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Paula Creamer

Sport:  Golf
Country:  United States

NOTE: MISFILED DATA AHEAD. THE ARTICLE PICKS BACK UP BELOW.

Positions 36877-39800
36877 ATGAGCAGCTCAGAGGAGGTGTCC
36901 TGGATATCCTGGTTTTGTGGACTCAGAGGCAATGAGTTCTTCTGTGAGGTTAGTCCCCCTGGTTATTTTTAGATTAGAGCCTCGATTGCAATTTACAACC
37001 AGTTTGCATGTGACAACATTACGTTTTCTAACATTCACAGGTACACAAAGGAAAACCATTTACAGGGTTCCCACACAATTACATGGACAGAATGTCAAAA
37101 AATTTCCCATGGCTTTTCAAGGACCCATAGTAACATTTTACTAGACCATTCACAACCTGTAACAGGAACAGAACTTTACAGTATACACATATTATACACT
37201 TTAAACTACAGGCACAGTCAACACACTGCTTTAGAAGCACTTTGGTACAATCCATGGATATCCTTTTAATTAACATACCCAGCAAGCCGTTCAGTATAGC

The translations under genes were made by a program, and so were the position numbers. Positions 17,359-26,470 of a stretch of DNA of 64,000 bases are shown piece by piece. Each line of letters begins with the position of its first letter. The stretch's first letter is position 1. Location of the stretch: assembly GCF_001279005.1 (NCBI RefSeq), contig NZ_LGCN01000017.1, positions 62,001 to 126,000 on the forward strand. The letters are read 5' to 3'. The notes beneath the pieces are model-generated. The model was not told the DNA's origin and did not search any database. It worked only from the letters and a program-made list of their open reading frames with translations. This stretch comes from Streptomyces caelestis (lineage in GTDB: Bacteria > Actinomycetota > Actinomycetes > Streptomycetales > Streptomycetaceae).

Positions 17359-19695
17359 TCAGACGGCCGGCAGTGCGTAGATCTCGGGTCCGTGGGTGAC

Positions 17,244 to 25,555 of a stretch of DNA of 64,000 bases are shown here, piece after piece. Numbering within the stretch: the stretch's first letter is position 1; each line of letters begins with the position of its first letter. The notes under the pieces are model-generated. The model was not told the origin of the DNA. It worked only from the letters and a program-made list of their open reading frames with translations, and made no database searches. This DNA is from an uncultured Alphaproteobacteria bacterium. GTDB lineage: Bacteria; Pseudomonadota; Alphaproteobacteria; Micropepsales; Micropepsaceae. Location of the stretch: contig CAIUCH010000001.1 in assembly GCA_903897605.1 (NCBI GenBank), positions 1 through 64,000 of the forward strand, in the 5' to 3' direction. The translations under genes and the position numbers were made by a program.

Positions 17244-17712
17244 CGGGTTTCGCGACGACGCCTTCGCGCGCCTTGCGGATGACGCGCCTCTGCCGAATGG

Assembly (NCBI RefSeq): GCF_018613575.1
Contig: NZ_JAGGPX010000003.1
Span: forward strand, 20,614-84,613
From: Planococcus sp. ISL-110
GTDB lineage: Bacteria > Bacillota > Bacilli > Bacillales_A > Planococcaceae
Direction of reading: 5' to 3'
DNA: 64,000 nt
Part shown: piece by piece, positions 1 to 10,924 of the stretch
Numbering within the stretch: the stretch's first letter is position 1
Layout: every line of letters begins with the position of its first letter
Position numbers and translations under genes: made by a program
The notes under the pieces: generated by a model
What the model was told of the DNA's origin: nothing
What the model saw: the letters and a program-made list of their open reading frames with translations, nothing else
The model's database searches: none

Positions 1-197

nicknamed the "Pink Panther," is an American professional golfer who plays on the U.S.-based Ladies Professional Golf Association (LPGA) Tour. In her four seasons as a professional, she has won 10 tournaments, including eight LPGA Tour events. Creamer has been as high as No. 2 in the Women's World Golf Rankings. An an amateur, Creamer won numerous junior golf titles, including 11 American Junior Golf Association (AJGA) tournaments. Creamer joined the LPGA Tour in the 2005 season, and her victory in that year's Sybase Classic made her the LPGA's second-youngest event winner. Paula Creamer was born in Mountain View, California,[2] and was raised in Pleasanton, the only child of an airline pilot father and stay-at-home mother. The family's home overlooked the first tee of the Castlewood Country Club's golf course. Creamer participated in acrobatic dancing and gymnastics during her childhood,[3] and started playing golf when she was 10 years old.[4] At the age of 12, she won 13 consecutive regional junior events in Northern California,[4] and the following year she became the top-ranked female junior golfer in the state.[3] During Creamer's amateur career, she won 19 national tournaments, including 11 American Junior Golf Association events,[4][5] and was named Player of the Year by the AJGA in 2003. On two occasions (2002 and 2003), Creamer played on the United States team in the Junior Solheim Cup. She was a semi-finalist in the 2003 U.S. Girls' Junior Championship and U.S. Women's Amateur Championship, and reached the same stage of both events the following year.[2] In June 2004, Creamer placed second in the LPGA Tour's ShopRite LPGA Classic, finishing one stroke behind Cristie Kerr. Later that year, she tied for 13th in the U.S. Women's Open and represented the United States in the Curtis Cup.[6] In December 2004, Creamer won the LPGA Tour Final Qualifying Tournament by five strokes, thus gaining membership on the Tour for the 2005 season.[7] She turned professional immediately after the event at the age of 18.[8] 2005–2007 Upon joining the LPGA Tour in 2005, Creamer quickly became a top player. On May 22, she holed a 17-foot birdie putt on the final hole of the Sybase Classic in New Rochelle, New York to win by one stroke.[9] Creamer became the youngest winner of a multiple-round tournament in LPGA history.[10] (Marlene Hagge won twice at a younger age than Creamer. Both wins came in 18-hole events.)[9] On July 23, she claimed her second title of the year, winning the Evian Masters tournament in France by an eight-shot margin.[11] She became the youngest and quickest player to reach $1 million in LPGA career earnings.[12] In August Creamer won the NEC Open on the Japan LPGA tour,[13] and added a victory at the Masters GC Ladies tournament two months later.[14] Creamer earned a spot on the U.S. Solheim Cup Team, becoming the youngest player to do so.[15] She helped the U.S. team win the cup, going 3–1–1 for the competition.[8] Creamer won the LPGA Rookie of the Year award for her season,[10] in which she earned over $1.5 million, second on the money list behind Annika Sörenstam, and recorded eight top-three finishes.[16] After her strong first-year performance, Creamer was second behind Sörenstam in the inaugural Women's World Golf Rankings, which were released on February 20, 2006.[17] Her 2006 season, however, was not as successful. She did not win a tournament, and was hampered by wrist and foot injuries during the year.[18] Creamer still managed to earn over $1 million and make the cut in all 27 LPGA tournaments in which she played, compiling 14 top-10 finishes. Her best result of the season was a tie for second at The Mitchell Company Tournament of Champions.[19] In 2007, Creamer rebounded with two LPGA Tour titles. On February 17, she won her third career LPGA title at the SBS Open at Turtle Bay, making a 40-foot birdie putt on the 17th hole of the final round to defeat Julieta Granada by one shot.[20] In November, Creamer won The Mitchell Company Tournament of Champions, defeating Birdie Kim by eight strokes.[21] She also played in her second Solheim Cup, leading both sides in points earned. Creamer went unbeaten in five matches as the U.S. team retained the cup.[22] For the season, she posted 13 top-10 finishes and earned over $1.3 million, third on the money list.[23] [edit]2008–2009 In the 2008 season, Creamer won a career-high four LPGA events and made more than $1.8 million, the highest amount she has earned in a season. In February 2008, she earned her fifth LPGA title at the Fields Open in Hawaii, coming back from a late two-shot deficit with birdies on the final three holes.[24] On April 27, Creamer came up short in a bid for her second win of the year, losing in a sudden-death playoff to Sörenstam at the Stanford International Pro-Am.[25] The following week, Creamer bounced back at the SemGroup Championship by defeating Juli Inkster in a playoff.[26] At the U.S. Women's Open, she entered the final round one shot off the lead and in good position to claim her first major championship victory. However, a five-over-par 78 on the last day dropped her into a tie for sixth.[27] On July 10 at the Jamie Farr Owens Corning Classic, she shot an 11-under 60, just one stroke off of the LPGA Tour record of 59 by Annika Sörenstam.[28] She shot 60–65–70–73 to beat Nicole Castrale by two strokes.[29] Creamer's fourth title of 2008 came in October's Samsung World Championship, where she won by one stroke and became the first American with four or more wins in an LPGA Tour season since Inkster had five tournament victories in 1999.[30] In November of that same year, Creamer teamed with team International to defeat team Asia for the Lexus Cup.[31] At the LPGA Playoffs at the ADT, the last event of the 2008 season, Creamer was hospitalized with a stomach ailment, which was originally thought to be peritonitis. The ailment continued to affect her in the opening few months of the 2009 season, with doctors unable to make an exact diagnosis.[32] At the 2009 U.S. Women’s Open, held at Saucon Valley Country Club, Creamer finished tied for sixth.[33] In her third Solheim Cup, she was 3–1 as the U.S. again won the competition.[34] As of the end of the 2009 season Creamer is 13th on the LPGA Carer Money List with earnings of $6,968,600. [edit]Personal life In 2000, Creamer moved to Bradenton, Florida to attend the IMG Golf Academy, where she graduated from the IMG-affiliated Pendleton School the week after her first LPGA victory.[35] She relocated again in 2007, this time to Isleworth, a gated community in Windermere, Florida.[18] As of 2009, she remains a resident of Isleworth, where No. 1 PGA golfer Tiger Woods is among her neighbors.[36] Creamer has endorsement deals with many companies, including TaylorMade-adidas, Citizen Watch Co., NEC, and the Royal Bank of Scotland Group.[37] Golf Digest estimated her 2008 endorsement income to be $4.5 million, an amount that is third-highest among female golfers.[38] Her likeness has been featured in EA Sports' Tiger Woods PGA Tour series of golf video games.[39] Since 2005, Creamer has done charitable work for The First Tee, an organization that benefits junior golfers. She hosts the Paula 4 Kids Celebrity Event, an annual outing that raises money for The First Tee of Sarasota/Manatee.[40] In addition, Creamer has appeared at youth golf clinics and donated scholarships to the IMG Golf Academy.[41] Due to her fondness for wearing pink, Creamer's friend Casey Wittenberg nicknamed her the "Pink Panther."[42] The sobriquet followed her when she turned pro. In addition to her pink outfits, Creamer sports the color on several of her golf accessories, including her club grips and golf bag.[43] Creamer also uses a Pink Panther club head cover, in a nod to her nickname. She uses a pink golf ball during the last round of every tournament provided by Precept Golf, one of her sponsors.[44][45] [edit]Professional wins